Driving forward green issues
25 January 2013
Loans now available through the Carbon Trust effectively make variable speed drives free of charge.However,some potential users fail to understand the simplicity of their installation and the benefits they bring to machine
Andy Parker-Bates of Parker SSD Drives, part of Parker Hannifin, helps fill in some of the blanks
About 70% of all the electricity generated in the industrial world is used to drive motors, and these are often parts of hugely inefficient machines and systems. The wastage of power is almost beyond calculation. Reducing this waste is becoming a moral imperative because of global warming and is increasingly a financial necessity as markets become more and more competitive.
Variable speed drives offer a simple solution to this problem. Easy to fit and self-tuning, they constantly adjust the output speed of the motor to exactly match the needs of the application, speeding up and slowing down in real-time as power demand varies. The energy savings can be enormous because wastage is proportional to the square or cube (depending on application) of excess speed.
A fixed speed machine or application has to be set to a speed that will cope with worst case scenarios, plus a margin of error. A secondary mechanism is then used to cope with the excess. For instance, a ventilation fan would use louvers to divert excess flow, while a pump would use valves to recycle surplus volume.
In contrast, a drive on the motor would speed up and slow down the fan or pump to meet actual demand. It should be noted that a drive could be used in a fixed speed mode to say set a conveyor belt's speed, or in a constantly variable mode where it is dealing with intermittent machine usage or load matching to a varying demand.
Installing drives is not particularly difficult; they usually fit within existing control cabinets.Most need setting up to meet the needs of their particular application; 10 or 15 years ago this could be difficult and time consuming, but these days it is effectively transparent. The software within the drive can be set to meet given applications, pump, fan, lift, hoist conveyor; it is then run in 'autotune'mode to pick up the main parameters and operating cycle of the application.Within minutes it can be bedded-in to the application, enhancing operation, saving energy and improving competitiveness.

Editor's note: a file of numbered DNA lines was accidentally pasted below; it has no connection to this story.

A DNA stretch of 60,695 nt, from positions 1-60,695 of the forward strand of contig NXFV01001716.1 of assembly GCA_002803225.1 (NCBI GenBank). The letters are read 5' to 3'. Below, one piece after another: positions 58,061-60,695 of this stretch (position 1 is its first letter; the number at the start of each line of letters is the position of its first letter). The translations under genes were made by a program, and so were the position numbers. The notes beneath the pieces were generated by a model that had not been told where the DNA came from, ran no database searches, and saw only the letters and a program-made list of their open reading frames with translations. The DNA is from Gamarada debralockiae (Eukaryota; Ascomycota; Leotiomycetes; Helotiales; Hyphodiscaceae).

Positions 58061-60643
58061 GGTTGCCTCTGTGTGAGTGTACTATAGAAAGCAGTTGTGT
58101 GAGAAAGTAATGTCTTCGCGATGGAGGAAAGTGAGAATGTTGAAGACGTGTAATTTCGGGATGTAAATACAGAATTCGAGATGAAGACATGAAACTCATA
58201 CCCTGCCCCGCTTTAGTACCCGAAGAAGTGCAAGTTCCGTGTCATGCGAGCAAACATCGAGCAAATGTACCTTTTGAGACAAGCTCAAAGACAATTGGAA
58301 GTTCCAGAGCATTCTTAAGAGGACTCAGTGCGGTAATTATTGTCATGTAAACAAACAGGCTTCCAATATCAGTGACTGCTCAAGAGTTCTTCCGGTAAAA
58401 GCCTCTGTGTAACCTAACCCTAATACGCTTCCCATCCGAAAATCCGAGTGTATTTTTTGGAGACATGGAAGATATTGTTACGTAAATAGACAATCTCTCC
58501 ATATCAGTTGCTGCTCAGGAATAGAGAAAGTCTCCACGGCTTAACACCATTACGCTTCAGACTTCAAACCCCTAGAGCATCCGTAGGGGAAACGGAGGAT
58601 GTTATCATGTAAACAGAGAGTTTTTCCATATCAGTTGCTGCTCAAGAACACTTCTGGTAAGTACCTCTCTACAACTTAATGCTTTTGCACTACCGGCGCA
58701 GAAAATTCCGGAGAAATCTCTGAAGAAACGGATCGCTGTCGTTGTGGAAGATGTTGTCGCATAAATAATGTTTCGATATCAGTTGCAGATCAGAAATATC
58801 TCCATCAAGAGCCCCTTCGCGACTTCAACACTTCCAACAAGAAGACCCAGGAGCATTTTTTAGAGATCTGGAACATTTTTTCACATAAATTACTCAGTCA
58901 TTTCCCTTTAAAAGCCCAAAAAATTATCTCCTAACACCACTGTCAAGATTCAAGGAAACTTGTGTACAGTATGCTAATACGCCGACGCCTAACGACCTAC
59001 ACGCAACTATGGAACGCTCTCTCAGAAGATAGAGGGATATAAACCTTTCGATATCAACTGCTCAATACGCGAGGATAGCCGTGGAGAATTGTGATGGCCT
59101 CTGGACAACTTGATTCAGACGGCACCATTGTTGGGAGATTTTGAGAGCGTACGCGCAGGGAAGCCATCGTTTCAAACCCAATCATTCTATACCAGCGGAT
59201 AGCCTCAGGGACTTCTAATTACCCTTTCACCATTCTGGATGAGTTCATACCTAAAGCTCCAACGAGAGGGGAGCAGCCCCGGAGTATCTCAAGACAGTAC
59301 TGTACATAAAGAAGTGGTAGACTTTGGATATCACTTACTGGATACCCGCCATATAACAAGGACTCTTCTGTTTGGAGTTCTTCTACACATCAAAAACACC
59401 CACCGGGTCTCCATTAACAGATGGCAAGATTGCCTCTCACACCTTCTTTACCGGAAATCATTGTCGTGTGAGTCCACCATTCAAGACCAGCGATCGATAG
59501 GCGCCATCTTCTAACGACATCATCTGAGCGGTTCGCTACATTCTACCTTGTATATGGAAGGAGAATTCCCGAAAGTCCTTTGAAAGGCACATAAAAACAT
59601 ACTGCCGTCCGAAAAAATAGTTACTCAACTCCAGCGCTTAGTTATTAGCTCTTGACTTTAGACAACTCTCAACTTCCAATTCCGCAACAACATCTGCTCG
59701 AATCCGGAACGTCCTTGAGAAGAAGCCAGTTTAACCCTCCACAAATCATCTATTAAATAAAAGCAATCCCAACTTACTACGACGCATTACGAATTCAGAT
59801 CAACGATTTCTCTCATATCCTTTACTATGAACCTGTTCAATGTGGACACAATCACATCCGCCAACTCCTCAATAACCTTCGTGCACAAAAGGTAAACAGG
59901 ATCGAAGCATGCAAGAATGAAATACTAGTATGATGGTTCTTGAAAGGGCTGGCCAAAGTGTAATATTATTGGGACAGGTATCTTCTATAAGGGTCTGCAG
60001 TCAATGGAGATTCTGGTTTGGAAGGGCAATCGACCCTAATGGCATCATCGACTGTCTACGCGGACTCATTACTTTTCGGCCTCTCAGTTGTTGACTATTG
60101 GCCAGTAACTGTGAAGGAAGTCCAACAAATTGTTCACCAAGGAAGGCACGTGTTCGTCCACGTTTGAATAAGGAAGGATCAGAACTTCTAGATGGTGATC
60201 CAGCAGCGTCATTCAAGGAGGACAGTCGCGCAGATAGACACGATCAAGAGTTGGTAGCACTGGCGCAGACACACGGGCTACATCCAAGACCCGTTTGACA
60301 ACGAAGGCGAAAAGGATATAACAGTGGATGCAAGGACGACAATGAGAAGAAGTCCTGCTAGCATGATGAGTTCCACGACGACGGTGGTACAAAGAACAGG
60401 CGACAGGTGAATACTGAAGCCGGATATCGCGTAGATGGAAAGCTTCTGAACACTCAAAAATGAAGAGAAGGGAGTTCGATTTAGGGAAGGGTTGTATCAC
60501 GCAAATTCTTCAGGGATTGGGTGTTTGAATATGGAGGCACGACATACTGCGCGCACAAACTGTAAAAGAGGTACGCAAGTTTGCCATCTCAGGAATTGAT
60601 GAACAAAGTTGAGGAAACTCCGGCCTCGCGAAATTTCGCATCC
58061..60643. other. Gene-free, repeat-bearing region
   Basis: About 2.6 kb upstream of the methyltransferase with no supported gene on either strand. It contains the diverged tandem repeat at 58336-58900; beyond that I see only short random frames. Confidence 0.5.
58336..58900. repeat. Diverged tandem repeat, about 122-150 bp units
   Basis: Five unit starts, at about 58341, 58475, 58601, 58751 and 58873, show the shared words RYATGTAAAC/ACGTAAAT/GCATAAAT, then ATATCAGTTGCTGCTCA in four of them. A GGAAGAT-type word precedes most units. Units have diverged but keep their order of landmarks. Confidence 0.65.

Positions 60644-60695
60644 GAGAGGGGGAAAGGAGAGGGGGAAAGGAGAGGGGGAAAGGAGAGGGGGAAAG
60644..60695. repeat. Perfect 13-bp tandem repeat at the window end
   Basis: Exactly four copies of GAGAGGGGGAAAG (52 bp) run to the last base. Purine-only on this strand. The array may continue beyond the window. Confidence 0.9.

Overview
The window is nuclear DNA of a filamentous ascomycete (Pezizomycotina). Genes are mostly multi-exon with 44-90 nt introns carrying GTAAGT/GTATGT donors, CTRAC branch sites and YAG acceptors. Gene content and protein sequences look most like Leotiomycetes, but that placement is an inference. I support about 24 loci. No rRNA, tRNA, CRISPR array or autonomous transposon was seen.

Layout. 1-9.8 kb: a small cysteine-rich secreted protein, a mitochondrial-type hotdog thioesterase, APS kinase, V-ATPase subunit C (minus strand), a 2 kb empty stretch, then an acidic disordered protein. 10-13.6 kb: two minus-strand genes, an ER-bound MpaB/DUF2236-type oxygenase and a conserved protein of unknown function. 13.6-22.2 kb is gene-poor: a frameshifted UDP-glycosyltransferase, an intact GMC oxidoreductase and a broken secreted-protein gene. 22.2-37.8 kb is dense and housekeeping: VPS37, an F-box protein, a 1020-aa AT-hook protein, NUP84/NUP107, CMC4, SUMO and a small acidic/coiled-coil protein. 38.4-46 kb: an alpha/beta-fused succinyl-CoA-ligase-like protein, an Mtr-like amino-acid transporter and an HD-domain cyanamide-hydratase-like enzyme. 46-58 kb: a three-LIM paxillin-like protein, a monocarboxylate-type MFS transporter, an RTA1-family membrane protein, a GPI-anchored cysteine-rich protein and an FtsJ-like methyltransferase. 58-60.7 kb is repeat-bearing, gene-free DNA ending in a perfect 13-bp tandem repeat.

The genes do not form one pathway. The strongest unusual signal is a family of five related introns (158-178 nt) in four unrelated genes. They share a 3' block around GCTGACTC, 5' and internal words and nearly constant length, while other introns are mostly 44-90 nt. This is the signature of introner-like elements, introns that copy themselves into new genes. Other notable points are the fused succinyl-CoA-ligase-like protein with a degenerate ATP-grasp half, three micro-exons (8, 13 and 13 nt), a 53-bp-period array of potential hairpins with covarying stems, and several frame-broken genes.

Energy grants The energy saving potential of drives is enormous, yet only 10-20% of motors that could benefit from drives are currently fitted with them. This figure is so low that the government want to encourage further take up, thus reducing national carbon output significantly. To do this, it has authorised the Carbon Trust to offer loans for drive installations, whether new-build or retrofit.
The purchase price of the drive can be borrowed and repaid at a rate that matches the energy savings, so it is effectively free of charge. Information is available from the Carbon Trust's website. Applications can be made online. In some cases the supplier can submit an application on a customer's behalf.
It is worth noting that many drives will pay for themselves in less than 12 months, almost all of them within 18 months, but the repayment period can be up to 4 years. Also most drives run for 5 to 10 years, meaning energy cost-savings long after payback.
Energy saving is only one of many benefits for drives. Another use is load matching. An uncontrolled motor will slow down as the mass it is moving increases, unacceptable in many lift and hoist applications. Imagine a 20 person passenger lift in a skyscraper; if the lift car were full, say at 8:55am when people are rushing to work, it would move at 5% speed; an hour later when one person wanted to go up a couple of floors it would be like a jet fighter! The same principle applies to hoists in industrial environments.
Similarly, a conveyor feeding, for example, manufactured goods from production to packaging can only be matched to production rates if there is a drive resolving speed and load calculations. Another common application is speed profiling in, for example, a centrifuge. This may start from zero, accelerate slowly to a first fixed speed for a set time, then accelerate rapidly to a second fixed speed for a period, and finally decelerate moderately back to a stop.
In summary, plant engineers should assess all motors for drive fitment to see if they could benefit from the advantages offered by today's variable speed drive technologies. Fleet control